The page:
It appears some New Jersey lawmakers are upset at the idea that Thomas Nast (1840-1902), the godfather of political cartoonists, has been nominated for a spot in the N.J. Hall of Fame. Assemblymen Wayne DeAngelo and David Rible have asked that Nast’s name be removed from consideration because many of his cartoons depict Irish-Catholics in a demeaning light. Though Nast is celebrated for his crusade to expose Boss Tweed and his ring of thieving Tammany Hall cronies in the early 1870s, the legislators are more concerned with his penchant for ethnic stereotypes, particularly one infamous cartoon depicting a brutish Irish drunkard touching off a powder keg.
Author Archive: Steven Hart
I doubt this was the Nobel Prize academy’s intent, but the awarding of the laurel in economics to Paul Krugman really brings down the curtain on the age of Milton Friedman. Just as Friedman’s dogmas about free markets and deregulation were the foundation for the shaky edifice of conservative “max out the credit cards and let magic marketplace fairies pay the bills” economic thinking, Krugman’s sobersided views on how government intervention helped set the stage for sustained and widespread prosperity in mid-20th-century America can guide us as we dig ourselves out of the pit into which Milton’s Minions have thrown us. With books like The Great Unraveling and The Return of Depression Economics, Krugman gave us the number of the truck that was about to hit America’s (and the world’s) financial markets. Friedman, let it be noted, was a Rutgers boy before he became one of the Chicago Boys. Krugman teaches at Princeton. So how’s that for your Jersey connection? And here’s how one Nobel laureate gave another his due, while also explaining where he went wrong.
Cross posted at The Opinion Mill.
If the Rutgers University alumni in your neighborhood seem to be standing a little taller and walking with a bit more swagger than usual this weekend, it’s probably because the university’s big-time football team has scored a big-time honor: coach Greg Schiano and quarterback Mike Teel are sharing the “Goofball of the Week” laurels, bestowed by Bob Wojnowski of the Detroit News. Let him paint you a word picture:
Schiano is at least half a goofball for spurning Michigan to stay in New Jersey, where the Scarlet Knights are 0-3 and falling apart. Teel gets a well-earned share because he threw a late interception, then threw a punch at a teammate after Rutgers’ 23-21 loss to Navy. Schiano declined to suspend Teel for the incident. Rutgers’ opponents probably appreciate that.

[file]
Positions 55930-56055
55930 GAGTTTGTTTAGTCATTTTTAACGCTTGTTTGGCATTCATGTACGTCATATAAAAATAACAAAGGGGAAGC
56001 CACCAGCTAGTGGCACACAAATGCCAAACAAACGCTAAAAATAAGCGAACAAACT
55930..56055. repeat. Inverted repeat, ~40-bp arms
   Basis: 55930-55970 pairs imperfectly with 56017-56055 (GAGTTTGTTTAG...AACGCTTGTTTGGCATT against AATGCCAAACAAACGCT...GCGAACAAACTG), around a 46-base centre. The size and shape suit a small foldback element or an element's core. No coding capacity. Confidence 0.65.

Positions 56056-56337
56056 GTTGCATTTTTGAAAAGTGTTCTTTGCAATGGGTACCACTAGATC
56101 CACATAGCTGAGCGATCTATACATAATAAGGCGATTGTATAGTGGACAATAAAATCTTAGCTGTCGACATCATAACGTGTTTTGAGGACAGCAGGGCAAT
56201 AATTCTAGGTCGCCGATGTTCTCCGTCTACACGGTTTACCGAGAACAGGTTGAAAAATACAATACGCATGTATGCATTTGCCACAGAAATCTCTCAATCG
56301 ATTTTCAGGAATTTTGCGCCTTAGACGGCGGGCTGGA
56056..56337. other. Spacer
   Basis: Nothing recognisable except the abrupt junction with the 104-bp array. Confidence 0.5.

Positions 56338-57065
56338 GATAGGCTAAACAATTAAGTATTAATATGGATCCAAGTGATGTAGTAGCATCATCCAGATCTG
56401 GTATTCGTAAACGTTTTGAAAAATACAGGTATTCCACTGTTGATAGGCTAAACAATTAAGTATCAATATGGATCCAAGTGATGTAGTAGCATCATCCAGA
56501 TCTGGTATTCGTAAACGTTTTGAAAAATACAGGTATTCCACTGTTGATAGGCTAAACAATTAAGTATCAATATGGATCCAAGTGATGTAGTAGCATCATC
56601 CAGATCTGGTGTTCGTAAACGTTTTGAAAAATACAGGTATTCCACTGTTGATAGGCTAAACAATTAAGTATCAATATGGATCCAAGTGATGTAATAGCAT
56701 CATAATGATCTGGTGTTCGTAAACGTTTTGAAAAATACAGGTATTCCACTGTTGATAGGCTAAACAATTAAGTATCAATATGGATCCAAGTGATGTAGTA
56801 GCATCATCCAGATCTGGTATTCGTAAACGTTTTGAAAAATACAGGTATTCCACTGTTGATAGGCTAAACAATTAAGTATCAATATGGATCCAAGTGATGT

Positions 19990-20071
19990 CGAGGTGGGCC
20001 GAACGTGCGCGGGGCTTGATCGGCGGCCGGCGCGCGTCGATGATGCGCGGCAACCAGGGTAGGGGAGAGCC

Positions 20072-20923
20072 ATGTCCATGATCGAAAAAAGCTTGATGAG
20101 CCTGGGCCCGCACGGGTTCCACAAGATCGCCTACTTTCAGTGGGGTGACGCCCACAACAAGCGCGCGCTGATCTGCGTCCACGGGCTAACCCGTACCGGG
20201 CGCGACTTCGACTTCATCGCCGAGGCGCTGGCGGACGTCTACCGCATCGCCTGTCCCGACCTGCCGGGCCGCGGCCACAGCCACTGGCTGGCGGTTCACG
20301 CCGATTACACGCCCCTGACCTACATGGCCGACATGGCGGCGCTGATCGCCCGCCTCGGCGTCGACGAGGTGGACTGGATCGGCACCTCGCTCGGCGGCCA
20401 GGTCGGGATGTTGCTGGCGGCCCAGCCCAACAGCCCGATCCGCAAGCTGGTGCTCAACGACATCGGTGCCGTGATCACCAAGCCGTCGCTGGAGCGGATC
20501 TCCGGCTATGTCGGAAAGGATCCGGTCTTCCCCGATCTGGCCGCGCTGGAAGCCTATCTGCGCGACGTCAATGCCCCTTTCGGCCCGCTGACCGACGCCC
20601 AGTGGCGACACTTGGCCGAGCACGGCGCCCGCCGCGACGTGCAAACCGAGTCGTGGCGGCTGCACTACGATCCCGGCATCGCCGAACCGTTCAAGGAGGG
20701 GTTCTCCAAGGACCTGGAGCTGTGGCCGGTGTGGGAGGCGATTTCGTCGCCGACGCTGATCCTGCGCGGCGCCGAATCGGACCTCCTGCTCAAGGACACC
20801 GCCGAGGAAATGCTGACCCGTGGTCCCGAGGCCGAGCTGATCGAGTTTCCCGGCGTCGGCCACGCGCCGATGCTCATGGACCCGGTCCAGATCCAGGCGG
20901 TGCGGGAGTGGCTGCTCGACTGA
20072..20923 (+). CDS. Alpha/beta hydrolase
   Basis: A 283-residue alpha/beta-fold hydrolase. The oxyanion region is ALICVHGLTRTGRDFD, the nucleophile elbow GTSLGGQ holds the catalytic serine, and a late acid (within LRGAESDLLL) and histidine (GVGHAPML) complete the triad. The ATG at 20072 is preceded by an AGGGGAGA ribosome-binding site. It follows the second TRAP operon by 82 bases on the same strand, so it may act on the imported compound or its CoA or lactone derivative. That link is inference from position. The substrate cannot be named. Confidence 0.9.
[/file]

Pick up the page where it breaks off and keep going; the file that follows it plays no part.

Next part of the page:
As an alumnus reading this news, I felt the impulse to celebrate by peeling off a few Benjamins and flushing them down the toilet, just to keep in the spirit of the whole big-time football thing at my alma mater. Then good sense kicked in. When I’m in the presence of experts, my instinct is to step back and let them show everybody how it’s done, and when it comes to squandering cash, these guys have attained a state of Zen-like perfection. And to think that they do it while wearing uniforms with misspelled names? Sheer artistry! The great ones always make it look easy! All I can say is: Keep chopping! (Bird-dogged by Rutgers 1000.)
Cross posted at The Opinion Mill.
If you are a New Jerseyan of A Certain Age, chances are you never got over the habit of referring to The Record as “The Bergen Record.” As long as the paper was still based in Hackensack, the mistake didn’t matter. But in the very near future, the Record is going to leave Bergen altogether for smaller lodgings in Passaic County:
The Record of Hackensack, N.J. is planning to vacate its main headquarters and move staff to the site of its sister daily, The Herald News of West Paterson, according to a staff memo from Publisher Stephen A. Borg. The memo declared: “We must re-invent ourselves.”
The memo stated that the move could save about $2.4 million per year. Borg confirmed the memo and said that most of the news staff would actually become mobile journalists, working from the field, while others would also relocate to one of the paper’s eight weekly newspaper sites.
“The number one objective is more mobile journalism,” Borg, who said the paper has about 30 such “mojos,” who report from laptops and cell phones, told E&P. “And to take advantage of our other offices.”
Borg said the move has not been scheduled, but added, “I wouldn’t want it to occur any later than January ’09. Advertising has already moved. In the last six weeks.”
The memo refers to Record relocating to Garret Mountain Plaza, an office building in West Paterson that houses several operations for parent company North Jersey Media Group, including the Herald News. Borg said The Record would occupy some of that leased space. “We are working on the logistics,” he said. “But reporters I want out in the field, the vast majority of them.”